James Franco in "The Disaster Artist." (Courtesy Justina Mintz/A24)

Someone hurt this guy, badly — and the movie is both an infantile temper tantrum and an act of revenge. It even ends with all the characters who have wronged our protagonist coming to their senses and apologizing, but not until after he’s shot himself in the face. Wiseau is a mysterious, sad man whose naked cry of heartbreak has become an unintentional comedy classic for millions of viewers. Now he’s laughing along with us, all the way to the bank.

Loosely based on a significantly darker memoir of the same name by Greg Sestero, “The Room” co-star and line producer, Franco’s very funny film is content to skate along the surface of the story and present his oddball hero as an underdog dreamer who beats the odds and becomes a Hollywood legend, though maybe not exactly in the way he’d originally hoped.

The movie lives and dies on Franco’s awe-inspiring performance as Wiseau, which goes beyond mere mimicry and into the realm of eerie embodiment. He’s got Wiseau’s stringy dyed-black hair and buffed-up physique, mangling his syntax and dropping random words in that obviously Eastern European accent that he insists is “from New Orleans.” But Franco also brings to the role a side-splitting, glorious bravado, insisting that the world works according to his whims despite all visible evidence to the contrary.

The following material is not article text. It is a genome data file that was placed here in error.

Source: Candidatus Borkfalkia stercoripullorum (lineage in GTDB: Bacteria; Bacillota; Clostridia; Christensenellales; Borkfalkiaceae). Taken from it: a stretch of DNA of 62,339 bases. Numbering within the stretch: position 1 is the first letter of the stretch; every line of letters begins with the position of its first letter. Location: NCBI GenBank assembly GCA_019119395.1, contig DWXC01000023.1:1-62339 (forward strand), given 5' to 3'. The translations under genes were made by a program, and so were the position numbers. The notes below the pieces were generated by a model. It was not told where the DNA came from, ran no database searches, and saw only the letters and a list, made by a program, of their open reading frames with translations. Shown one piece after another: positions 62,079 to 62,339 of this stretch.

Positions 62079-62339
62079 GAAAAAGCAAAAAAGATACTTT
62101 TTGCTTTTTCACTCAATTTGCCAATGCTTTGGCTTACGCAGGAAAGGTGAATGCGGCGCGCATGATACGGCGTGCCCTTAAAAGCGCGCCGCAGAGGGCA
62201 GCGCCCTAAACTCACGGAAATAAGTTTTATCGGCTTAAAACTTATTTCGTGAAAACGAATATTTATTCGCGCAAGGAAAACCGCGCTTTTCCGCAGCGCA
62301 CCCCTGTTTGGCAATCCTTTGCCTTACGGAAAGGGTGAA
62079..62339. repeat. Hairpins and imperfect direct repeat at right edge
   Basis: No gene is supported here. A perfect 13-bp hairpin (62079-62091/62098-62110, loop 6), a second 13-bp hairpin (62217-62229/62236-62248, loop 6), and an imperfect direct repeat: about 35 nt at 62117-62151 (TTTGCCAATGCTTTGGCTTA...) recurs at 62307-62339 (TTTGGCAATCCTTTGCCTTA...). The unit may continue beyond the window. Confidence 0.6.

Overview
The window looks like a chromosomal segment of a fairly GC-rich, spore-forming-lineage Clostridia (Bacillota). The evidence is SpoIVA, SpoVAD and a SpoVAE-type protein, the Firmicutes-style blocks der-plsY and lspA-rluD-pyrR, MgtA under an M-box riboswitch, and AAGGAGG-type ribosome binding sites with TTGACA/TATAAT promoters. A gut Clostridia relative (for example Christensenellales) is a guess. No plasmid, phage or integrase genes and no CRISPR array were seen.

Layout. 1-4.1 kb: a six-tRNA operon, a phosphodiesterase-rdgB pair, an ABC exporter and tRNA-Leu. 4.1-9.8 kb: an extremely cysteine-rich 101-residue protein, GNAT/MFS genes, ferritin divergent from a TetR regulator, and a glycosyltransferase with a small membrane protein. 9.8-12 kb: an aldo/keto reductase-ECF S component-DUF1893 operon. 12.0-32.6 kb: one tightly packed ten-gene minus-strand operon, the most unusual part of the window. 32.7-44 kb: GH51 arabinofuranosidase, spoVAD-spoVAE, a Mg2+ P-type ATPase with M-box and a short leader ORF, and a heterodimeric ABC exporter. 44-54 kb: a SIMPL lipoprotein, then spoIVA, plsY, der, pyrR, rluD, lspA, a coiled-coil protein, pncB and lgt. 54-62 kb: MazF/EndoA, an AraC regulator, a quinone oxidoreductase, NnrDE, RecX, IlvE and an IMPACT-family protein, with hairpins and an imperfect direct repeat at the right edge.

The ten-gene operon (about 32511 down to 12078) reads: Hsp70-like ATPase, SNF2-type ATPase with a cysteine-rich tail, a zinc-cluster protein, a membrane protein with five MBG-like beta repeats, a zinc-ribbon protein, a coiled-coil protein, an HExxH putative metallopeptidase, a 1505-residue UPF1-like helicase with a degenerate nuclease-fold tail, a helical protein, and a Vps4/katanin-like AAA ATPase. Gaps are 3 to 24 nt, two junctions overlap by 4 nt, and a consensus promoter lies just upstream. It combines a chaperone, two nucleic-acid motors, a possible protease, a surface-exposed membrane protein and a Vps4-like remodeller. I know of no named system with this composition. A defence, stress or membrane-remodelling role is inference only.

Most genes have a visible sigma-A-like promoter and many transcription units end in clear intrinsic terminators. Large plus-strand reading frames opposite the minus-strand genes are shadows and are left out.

Wiseau latches onto naïve, aspiring young actor Sestero (gamely played by Franco’s younger brother Dave) and the two soon get fed up with Hollywood’s rejections and decide to make their own movie. Rogen shows up as the long-suffering script supervisor and audience surrogate who can’t believe what these clowns are filming, and the rest of the supporting roles are rounded out by so many stalwarts of the Los Angeles comedy scene that I assume having a podcast was a prerequisite for auditions.

Charlyne Yi, Kelly Oxford, Seth Rogen, Paul Scheer and Dave Franco in "The Disaster Artist." (Courtesy Justina Mintz/A24)
Charlyne Yi, Kelly Oxford, Seth Rogen, Paul Scheer and Dave Franco in "The Disaster Artist." (Courtesy Justina Mintz/A24)

It’s a very entertaining film, borrowing bits of “Bowfinger” and of course “Ed Wood” while putting a happy face on our misfit moviemakers and their oversized dreams. But what “The Disaster Artist” doesn’t do is probe the darkness that’s bubbling underneath all the bungling of “The Room.”

Franco never questions the virulent misogyny that’s made the film a favorite with frat boy audiences who go to the Coolidge and yell “bitch” at the screen, and he avoids all the uglier episodes in Sestero’s book. The movie meticulously re-creates the most famously botched scenes from “The Room,” but shies away from its tortured soul.


“The Disaster Artist” opens Friday, Dec. 1. “The Room” returns to the Coolidge Corner Theatre on Friday, Dec. 15. Greg Sestero will be there reading from and signing his memoir on Saturday, Dec. 16.

Related:

Sean Burns Twitter Film Critic, The ARTery
Sean Burns is a film critic for The ARTery.